Military officials investigating failures in the wake of the Fort Hood shootings may recommend that individuals be held accountable for failing to perform their duties.
Such a move would be notable for a military grappling with how to prevent another tragedy when the perpetrator is one of its own, as in the case of alleged Fort Hood shooter Army Maj. Nidal Malik Hasan. Such disciplinary action could create a new expectation that all service members must learn to be more vigilant.
The two retired military officials leading the Pentagon's review of the shootings visited Fort Hood Tuesday and vowed to identify "programs, policies or procedural weaknesses" within the Defense Department that may have allowed the shooting to happen. The investigators emphasized that they were not looking to pin the blame on someone.
But if the review finds that individuals were derelict in their duty, those individuals could be recommended for disciplinary action, according to another military official. "It's pretty clear that one of the expectations is to do just that," said the official, who asked to remain anonymous because of the sensitivity of the issue.
"If they saw something that a responsible person would say, 'hey, this is not right, this is not consistent with the values of military service,' then I think they do have an obligation to either confront the individual, which may or may not have happened, or to highlight that to supervisory personnel, which may or may not have happened," the official said.
The Fort Hood shootings earlier this month took the lives of 13 service members and injured 29 more. Hasan, who is reportedly paralyzed chest down after being shot by police officers, has been charged on 13 counts of murder.
"It is not a purpose of ours to point fingers," said Togo West Jr., a former Secretary of the Army who is conducting the investigation along with former Chief of Naval Operations Vern Clark, during a press briefing at Fort Hood Tuesday. "We are simply here to accumulate information and offer our best judgments for the secretary of defense."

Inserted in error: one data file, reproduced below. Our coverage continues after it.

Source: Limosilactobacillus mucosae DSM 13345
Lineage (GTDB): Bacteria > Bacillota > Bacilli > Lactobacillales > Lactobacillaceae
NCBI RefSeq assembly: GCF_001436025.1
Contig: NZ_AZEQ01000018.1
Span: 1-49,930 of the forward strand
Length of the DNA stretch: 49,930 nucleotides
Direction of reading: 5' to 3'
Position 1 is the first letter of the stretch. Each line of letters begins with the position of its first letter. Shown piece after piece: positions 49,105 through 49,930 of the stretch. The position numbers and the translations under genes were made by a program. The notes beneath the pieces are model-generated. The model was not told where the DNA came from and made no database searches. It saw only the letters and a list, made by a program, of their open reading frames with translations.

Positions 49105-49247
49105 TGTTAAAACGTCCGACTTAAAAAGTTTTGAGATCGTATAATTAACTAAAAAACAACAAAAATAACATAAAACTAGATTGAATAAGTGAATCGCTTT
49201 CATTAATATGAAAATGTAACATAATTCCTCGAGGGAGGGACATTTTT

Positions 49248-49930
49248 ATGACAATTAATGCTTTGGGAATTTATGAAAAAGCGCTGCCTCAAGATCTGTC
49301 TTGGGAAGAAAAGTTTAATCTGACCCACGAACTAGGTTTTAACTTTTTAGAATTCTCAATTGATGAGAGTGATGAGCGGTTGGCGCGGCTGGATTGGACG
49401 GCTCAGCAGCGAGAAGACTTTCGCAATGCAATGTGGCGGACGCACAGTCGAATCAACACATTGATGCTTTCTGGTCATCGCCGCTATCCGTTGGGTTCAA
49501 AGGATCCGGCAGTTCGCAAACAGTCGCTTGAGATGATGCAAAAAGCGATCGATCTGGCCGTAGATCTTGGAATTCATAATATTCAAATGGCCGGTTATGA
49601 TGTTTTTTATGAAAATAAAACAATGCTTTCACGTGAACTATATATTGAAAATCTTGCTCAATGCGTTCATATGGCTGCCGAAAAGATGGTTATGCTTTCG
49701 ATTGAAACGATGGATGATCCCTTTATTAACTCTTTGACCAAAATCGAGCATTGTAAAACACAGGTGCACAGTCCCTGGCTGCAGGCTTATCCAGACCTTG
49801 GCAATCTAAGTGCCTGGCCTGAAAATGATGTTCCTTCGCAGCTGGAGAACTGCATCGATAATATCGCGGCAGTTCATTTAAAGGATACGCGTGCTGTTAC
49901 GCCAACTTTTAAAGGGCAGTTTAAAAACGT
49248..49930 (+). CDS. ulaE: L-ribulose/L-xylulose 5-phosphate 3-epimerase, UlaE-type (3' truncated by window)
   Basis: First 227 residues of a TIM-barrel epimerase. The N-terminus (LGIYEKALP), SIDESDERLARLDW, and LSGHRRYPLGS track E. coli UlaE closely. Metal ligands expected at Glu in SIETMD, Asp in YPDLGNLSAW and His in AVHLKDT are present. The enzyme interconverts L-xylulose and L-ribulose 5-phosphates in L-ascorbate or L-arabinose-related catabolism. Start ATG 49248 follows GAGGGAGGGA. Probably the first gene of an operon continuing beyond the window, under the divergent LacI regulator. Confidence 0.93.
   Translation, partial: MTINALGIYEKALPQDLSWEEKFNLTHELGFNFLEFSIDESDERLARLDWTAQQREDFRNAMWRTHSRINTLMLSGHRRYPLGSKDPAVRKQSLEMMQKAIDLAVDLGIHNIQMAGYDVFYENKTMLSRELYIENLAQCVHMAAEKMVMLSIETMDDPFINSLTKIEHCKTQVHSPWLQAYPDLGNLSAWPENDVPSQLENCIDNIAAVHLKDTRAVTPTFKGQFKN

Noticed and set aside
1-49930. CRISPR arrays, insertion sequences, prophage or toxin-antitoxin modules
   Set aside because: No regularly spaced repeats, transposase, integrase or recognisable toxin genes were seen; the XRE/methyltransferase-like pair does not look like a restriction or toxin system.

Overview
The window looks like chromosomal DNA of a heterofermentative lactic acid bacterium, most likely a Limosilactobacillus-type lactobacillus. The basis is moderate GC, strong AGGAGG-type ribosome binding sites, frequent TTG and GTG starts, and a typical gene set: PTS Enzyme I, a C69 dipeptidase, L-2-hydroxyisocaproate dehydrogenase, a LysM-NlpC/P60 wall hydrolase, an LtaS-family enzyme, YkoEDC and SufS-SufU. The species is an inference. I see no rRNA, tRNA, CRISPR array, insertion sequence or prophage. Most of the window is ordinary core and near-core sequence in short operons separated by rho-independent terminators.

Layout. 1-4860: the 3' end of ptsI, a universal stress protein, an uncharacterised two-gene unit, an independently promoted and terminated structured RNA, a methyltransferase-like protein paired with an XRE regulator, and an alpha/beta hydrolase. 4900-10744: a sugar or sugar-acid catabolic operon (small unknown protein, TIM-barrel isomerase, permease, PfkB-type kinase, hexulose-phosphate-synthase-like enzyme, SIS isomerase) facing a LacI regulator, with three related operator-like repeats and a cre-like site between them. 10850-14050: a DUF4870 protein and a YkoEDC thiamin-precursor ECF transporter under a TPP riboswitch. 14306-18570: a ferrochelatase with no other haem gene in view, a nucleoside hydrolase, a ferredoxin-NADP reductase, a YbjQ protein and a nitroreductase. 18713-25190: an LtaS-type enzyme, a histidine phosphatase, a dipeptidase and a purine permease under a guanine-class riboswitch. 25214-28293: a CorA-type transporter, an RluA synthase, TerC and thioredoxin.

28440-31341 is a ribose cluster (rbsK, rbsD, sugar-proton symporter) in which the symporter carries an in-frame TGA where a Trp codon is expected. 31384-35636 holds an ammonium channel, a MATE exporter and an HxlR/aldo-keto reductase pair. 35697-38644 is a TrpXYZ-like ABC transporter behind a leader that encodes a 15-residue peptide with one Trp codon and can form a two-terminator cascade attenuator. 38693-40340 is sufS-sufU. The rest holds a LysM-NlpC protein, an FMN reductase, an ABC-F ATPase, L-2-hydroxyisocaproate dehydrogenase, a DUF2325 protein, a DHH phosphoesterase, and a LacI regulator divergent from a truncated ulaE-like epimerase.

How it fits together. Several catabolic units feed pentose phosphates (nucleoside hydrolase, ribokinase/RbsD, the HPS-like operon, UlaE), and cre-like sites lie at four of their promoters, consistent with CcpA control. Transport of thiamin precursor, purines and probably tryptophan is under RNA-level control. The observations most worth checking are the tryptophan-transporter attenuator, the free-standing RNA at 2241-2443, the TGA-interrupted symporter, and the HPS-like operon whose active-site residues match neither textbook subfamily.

West and Clark's investigation is one of several, including two others ordered up by Congress and the White House respectively.
An Army psychiatrist who counseled service members with post traumatic stress syndrome, Hasan had signaled that he did not want to deploy to a war zone. Earlier in his career at Walter Reed Army Medical Center, he had made a presentation on Muslims in the military that may have raised questions about his world view and his fitness for US military duty.
Hasan was also in touch with a radical cleric in Yemen by e-mail.
In hindsight, these circumstances seem like clear warning signs, say experts, as well as officials close to the investigation, but it's possible that in isolation, those incidents may not have rung not ring the right bells. The Pentagon investigation will be to look at why links weren't made.
A National Public Radio report Wednesday indicated that the Army maintained separate files on Hasan – a personnel file containing routine information on him and what's known as a "training file," where Army officials had documented some of the more troubling reports about his performance.
The FBI, in investigating Hasan for his links to the cleric, possibly did not get the right file, the report suggested. That could have hindered authorities from making the connections to help them understand the nature of the threat posed by Hasan.
In announcing the Pentagon review last week, Defense Secretary Robert Gates, who has gained a reputation for demanding accountability and firing those who perform poorly, said the Army will determine if anyone failed to act properly.
"[I]f there are questions of accountability, that the Army would address those internally," he said.
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